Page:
Once you land a client, ensure you service the heck out of them to retain their business. You should have some sort of sales structure at your business, though it can be set up in many different ways. For example, you could have people who do prospecting and then turn the lead over to someone on the sales team. Then after closing, the sales team member would hand the client off to someone in customer retention who follows up and takes reorders.

Another option is to have the same individual work through the whole process themselves. Hold them accountable to not only call on prospects to qualify, but also sell them, service them and retain them. As a strategic leader, you should understand the most efficient way to go through the sales process based on your individual business model and structure.

5. Hire the Right Staff

Our last piece of strategic leadership advice is knowing where any holes are in the company. If you don’t have anyone great at marketing, fill the hole. If your sales team isn’t cutting it, hire a new sales team. If a ton of people are contacting your business and bogging down you or your sales staff, hire a customer service team. You get the picture — if the individual you hire will either make or save an amount at least equal to their salary, hire them.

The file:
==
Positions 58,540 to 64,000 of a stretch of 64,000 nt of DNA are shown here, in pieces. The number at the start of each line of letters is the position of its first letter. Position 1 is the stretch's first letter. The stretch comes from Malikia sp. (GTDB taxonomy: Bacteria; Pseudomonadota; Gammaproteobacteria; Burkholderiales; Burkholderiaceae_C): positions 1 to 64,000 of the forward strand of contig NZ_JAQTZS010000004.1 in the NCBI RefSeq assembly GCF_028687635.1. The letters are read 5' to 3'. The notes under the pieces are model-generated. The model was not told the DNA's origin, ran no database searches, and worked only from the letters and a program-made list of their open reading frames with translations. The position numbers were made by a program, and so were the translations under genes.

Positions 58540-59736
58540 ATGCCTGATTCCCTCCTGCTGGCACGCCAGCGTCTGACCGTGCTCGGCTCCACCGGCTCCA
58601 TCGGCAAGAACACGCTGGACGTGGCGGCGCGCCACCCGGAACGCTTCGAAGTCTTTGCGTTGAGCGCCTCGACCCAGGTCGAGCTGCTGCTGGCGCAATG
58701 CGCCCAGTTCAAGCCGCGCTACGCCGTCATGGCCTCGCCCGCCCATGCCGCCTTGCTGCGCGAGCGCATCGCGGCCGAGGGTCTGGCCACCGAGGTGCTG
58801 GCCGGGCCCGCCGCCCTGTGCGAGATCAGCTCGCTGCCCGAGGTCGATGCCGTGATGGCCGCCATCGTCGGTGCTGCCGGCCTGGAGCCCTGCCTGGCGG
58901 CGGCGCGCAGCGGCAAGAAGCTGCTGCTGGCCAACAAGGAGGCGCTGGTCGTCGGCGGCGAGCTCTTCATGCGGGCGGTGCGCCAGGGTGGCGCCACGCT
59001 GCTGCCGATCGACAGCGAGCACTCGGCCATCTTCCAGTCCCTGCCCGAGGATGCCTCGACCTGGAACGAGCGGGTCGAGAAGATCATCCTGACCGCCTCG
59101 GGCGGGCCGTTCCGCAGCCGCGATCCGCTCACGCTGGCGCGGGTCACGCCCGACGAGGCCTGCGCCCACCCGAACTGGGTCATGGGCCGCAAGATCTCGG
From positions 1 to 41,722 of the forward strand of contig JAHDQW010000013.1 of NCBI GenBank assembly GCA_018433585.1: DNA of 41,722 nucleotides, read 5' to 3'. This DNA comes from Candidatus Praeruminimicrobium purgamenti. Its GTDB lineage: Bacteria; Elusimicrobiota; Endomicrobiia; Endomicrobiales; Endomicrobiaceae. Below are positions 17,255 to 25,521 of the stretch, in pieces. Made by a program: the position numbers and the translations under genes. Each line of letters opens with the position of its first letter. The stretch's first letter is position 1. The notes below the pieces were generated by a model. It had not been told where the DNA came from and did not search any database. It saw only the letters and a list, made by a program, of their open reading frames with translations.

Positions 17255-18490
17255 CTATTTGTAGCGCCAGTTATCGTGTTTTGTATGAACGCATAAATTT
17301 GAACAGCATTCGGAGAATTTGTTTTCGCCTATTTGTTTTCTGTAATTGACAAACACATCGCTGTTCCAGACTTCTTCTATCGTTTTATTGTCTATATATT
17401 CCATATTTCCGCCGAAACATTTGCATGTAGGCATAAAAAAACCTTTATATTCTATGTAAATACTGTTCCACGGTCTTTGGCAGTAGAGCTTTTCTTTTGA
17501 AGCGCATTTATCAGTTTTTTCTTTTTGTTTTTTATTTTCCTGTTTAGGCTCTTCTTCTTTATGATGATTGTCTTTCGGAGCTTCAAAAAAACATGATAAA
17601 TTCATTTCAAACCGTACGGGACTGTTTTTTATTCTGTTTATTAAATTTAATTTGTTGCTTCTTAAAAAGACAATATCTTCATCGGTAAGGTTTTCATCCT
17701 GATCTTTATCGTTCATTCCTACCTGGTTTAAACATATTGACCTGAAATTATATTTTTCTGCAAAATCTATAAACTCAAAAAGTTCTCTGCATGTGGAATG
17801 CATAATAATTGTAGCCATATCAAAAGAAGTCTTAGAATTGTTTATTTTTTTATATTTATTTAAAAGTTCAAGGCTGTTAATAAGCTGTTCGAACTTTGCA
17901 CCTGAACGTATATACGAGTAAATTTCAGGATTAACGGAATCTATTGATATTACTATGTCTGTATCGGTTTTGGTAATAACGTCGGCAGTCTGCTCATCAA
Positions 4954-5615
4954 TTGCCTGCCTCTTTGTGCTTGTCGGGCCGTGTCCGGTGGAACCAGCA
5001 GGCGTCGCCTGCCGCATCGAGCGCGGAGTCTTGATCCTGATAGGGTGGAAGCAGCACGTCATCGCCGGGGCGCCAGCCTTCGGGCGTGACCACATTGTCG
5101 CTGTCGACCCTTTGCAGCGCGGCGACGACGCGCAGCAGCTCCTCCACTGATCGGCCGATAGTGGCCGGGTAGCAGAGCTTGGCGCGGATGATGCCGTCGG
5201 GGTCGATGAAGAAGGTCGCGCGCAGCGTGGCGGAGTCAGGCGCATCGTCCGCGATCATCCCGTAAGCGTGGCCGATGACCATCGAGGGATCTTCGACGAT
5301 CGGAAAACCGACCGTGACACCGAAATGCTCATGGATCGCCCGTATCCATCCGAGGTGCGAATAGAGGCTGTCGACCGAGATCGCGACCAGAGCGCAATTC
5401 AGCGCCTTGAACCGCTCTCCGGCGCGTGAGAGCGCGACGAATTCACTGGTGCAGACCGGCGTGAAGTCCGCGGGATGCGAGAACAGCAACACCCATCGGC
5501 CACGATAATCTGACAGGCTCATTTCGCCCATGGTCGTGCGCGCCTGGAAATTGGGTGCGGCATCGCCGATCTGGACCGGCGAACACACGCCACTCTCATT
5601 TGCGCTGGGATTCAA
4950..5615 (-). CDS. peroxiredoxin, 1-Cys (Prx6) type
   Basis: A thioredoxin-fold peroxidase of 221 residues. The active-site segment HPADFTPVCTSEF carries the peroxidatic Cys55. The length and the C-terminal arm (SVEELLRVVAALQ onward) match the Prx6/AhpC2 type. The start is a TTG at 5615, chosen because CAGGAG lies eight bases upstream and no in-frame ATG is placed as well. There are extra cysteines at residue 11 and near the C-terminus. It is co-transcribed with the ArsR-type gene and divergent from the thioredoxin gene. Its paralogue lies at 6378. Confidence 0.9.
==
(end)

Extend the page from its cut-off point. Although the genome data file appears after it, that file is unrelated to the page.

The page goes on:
For instance, if you hire someone to run marketing for $50,000 and they increase your sales by $100,000, that should be a no-brainer. For your $50,000 investment in an employee, they brought you an extra $50,000 in revenue. You could also outsource some of your work as well; Incfile can help manage your business by handling several aspects remotely for a very reasonable fee.

Either way, to scale at any level you’ll inevitably need help. The key is to hire the RIGHT staff to fill in any gaps in your business, so you can grow while still being able to pay their salary.